If you're in the mood for something exciting, dark, and suspenseful but not a full-blown action movie, then thrillers might just be the choice for you.

We've combed the library of Netflix UK and Ireland and come back with a selection of thrillers you should definitely check out before they leave the streaming platform.


Quite simply, one of the best thrillers ever made. That's really all there is to say about 'Zodiac'. One of Jake Gyllenhaal's best performances, Robert Downey Jr. in his resurgent phase, Mark Ruffalo looking like a young Columbo, a cracking soundtrack, gorgeous cinematography, whip-smart dialogue, a good old-fashioned yarn about a serial killer, and all of it served up with an intriguing commentary on the mania of celebrity and attention. If you've never watched it, please rectify this grave error immediately.

'Primal Fear'

Once upon a time, major studios used to pump money into one-off thrillers and Richard Gere more or less had the market for leading men cornered. You had movies like 'Red Corner', 'Unfaithful', and of course, 'Primal Fear' featuring a baby-faced Edward Norton as an altar boy accused of murdering a priest who, it turns out, has multiple personalities. It's a perfect example of a high-concept thriller that major studios don't make anymore and streaming services have taken up in the absence. More specifically, 'Primal Fear' shows off what a talent Edward Norton was at a young age. He was picked out of 2,100 auditions and this was his first movie.

'Panic Room'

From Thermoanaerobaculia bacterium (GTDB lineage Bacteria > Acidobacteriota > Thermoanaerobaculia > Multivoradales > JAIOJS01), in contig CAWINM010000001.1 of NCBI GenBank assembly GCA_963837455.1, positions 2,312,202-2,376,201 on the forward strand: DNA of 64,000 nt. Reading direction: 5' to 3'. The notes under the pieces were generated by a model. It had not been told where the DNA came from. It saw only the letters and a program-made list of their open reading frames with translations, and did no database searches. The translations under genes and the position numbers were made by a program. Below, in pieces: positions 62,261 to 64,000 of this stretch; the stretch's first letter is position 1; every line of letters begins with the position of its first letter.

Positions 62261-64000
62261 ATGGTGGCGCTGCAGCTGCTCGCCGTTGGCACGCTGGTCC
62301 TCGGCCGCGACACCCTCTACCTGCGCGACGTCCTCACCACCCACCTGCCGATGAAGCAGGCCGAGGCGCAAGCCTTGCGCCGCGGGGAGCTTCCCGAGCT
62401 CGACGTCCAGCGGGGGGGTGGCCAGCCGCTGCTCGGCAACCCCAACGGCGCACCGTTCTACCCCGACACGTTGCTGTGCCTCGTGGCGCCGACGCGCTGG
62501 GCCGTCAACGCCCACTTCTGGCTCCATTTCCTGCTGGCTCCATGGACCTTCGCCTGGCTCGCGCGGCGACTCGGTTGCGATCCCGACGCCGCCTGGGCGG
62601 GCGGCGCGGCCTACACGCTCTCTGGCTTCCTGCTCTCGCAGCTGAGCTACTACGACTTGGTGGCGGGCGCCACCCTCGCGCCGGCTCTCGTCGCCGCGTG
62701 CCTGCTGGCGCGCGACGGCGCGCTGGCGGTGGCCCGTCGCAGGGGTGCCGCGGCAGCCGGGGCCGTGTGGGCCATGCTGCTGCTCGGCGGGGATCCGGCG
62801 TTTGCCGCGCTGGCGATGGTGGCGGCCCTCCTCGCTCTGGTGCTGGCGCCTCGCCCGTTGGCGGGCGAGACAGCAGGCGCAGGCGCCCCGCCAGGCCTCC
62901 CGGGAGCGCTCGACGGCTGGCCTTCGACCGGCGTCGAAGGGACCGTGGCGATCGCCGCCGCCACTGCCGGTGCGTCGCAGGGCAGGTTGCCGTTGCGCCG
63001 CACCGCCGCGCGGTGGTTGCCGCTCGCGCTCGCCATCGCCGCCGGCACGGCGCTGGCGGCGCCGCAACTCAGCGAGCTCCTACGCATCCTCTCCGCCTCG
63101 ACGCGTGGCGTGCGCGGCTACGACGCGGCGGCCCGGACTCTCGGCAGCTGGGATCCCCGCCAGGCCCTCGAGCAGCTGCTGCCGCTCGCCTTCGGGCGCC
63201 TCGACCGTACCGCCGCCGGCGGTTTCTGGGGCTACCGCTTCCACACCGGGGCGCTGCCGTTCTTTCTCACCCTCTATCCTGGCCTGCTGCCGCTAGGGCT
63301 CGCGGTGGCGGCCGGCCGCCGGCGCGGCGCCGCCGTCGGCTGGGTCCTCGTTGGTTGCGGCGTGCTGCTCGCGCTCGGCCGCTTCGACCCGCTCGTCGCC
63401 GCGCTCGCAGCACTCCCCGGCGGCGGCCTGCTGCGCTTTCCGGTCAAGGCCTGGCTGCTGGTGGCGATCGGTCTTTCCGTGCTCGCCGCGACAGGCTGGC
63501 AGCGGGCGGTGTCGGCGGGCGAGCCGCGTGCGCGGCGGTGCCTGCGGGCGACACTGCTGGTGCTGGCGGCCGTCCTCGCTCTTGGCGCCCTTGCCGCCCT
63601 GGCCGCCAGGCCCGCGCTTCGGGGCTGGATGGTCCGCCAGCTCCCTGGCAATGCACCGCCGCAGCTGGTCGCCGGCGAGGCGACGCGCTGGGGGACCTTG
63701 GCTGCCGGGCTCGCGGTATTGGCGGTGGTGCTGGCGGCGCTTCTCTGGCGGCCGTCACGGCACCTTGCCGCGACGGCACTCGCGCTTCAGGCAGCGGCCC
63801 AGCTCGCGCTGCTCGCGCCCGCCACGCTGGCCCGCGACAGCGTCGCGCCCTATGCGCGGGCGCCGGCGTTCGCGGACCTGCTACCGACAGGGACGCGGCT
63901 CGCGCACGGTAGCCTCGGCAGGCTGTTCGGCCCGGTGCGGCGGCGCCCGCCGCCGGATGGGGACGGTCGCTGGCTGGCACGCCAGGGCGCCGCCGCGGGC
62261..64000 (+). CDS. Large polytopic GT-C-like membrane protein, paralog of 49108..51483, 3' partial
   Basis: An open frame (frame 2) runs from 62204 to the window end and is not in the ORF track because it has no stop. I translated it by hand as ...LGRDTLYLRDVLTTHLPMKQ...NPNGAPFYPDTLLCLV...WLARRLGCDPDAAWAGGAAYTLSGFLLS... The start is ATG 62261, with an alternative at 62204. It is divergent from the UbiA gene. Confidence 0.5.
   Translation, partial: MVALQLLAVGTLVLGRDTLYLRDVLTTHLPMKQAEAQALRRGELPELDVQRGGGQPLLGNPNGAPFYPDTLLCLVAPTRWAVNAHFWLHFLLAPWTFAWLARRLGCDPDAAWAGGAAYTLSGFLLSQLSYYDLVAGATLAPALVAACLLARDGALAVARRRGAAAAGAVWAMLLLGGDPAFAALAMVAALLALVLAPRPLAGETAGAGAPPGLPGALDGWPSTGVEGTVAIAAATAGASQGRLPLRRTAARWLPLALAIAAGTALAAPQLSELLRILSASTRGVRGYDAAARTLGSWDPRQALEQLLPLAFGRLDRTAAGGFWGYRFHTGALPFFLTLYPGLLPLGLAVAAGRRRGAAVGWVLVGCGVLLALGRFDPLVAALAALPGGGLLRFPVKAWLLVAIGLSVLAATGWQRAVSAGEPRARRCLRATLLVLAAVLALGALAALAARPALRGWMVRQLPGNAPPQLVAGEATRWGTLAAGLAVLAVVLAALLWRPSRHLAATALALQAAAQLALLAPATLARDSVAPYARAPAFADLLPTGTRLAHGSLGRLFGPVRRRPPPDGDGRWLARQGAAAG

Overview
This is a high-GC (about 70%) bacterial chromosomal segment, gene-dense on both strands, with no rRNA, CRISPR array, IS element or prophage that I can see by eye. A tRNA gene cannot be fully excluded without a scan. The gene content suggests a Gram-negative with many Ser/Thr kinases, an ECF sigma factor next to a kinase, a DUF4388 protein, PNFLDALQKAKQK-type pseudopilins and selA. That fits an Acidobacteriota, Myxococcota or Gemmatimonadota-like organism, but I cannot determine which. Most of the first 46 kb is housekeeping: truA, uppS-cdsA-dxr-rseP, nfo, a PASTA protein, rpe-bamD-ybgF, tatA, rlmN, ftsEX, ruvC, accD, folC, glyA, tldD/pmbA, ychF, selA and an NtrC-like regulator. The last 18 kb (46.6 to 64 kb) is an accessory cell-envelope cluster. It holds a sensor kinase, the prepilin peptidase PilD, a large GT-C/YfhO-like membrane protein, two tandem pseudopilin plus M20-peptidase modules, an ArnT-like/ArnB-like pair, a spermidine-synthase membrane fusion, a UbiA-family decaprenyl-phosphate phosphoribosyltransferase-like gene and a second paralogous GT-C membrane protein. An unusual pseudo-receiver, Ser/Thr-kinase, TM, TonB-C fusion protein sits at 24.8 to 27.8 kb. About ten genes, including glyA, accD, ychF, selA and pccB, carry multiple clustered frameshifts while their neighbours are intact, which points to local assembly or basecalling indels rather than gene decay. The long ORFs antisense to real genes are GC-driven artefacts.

Speaking of high-concept thrillers, 'Panic Room' is another example of this sadly dormant genre. Jodie Foster leads the charge against home invaders Jared Leto, Forrest Whittaker, and Dwight Yoakam with a pre-teen Kristen Stewart in tow. It's such a tightly-written script with committed and believable performances by all concerned, but it's really David Fincher's slick-as-mirrors directing that pulls it all together. Also, you just know that house would probably be all over Architectural Digest now and you could get a YouTube walkthrough of it.

'Gerald's Game'

Mike Flanagan has become Netflix's go-to guy for smart horrors, but his early work on 'Gerald's Game' suggests he's just as comfortable with psychological thrillers. Carla Gugino and Bruce Greenwood lead this adaptation of a lesser-known Stephen King work that was long considered unadaptable. While it's true, the ending is slightly bonkers, Carla Gugino lights up the screen and the grizzly but compelling storyline - she's handcuffed to her bed after her husband has a heart attack during a bit of kinky foreplay - will keep you (pardon the pun) locked in.


Denis Villeneuve might be off in space with 'Dune' and the eagerly anticipated second chapter due out in 2023, but whenever he comes down to Earth, he does with a bang. 'Prisoners' is one of those movies that you'll watch once, be utterly transfixed and probably traumatised by it, and as a result, never watch it again. Hugh Jackman is on fire as the pained, violently angry father of a kidnapped child who aims all of his anguish and frustration on Jake Gyllenhaal's icily calm cop and, eventually, the lead suspect in Paul Dano. Roger Deakins' cinematography turns what could have been a conventional enough kidnap thriller into a neo-noir masterpiece.


If there was any justice in the world, 'Nightcrawler' would have done huge business at the Oscars instead of a single nomination for Best Original Screenplay. Gyllenhaal should have been in the running for the bug-eyed, utterly sociopathic Lou, the late great Bill Paxton did some of his best work as the sleazy stringer Joe, and Rene Russo was electric as the vampish producer who signs a deal with the devil for TV ratings. It's got a real sense of '70s cinema to it, evoking comparisons with the likes of 'Taxi Driver' and 'Network' but with a sharp edge of modernity to it in how people are willing to literally do anything and everything for fame and money.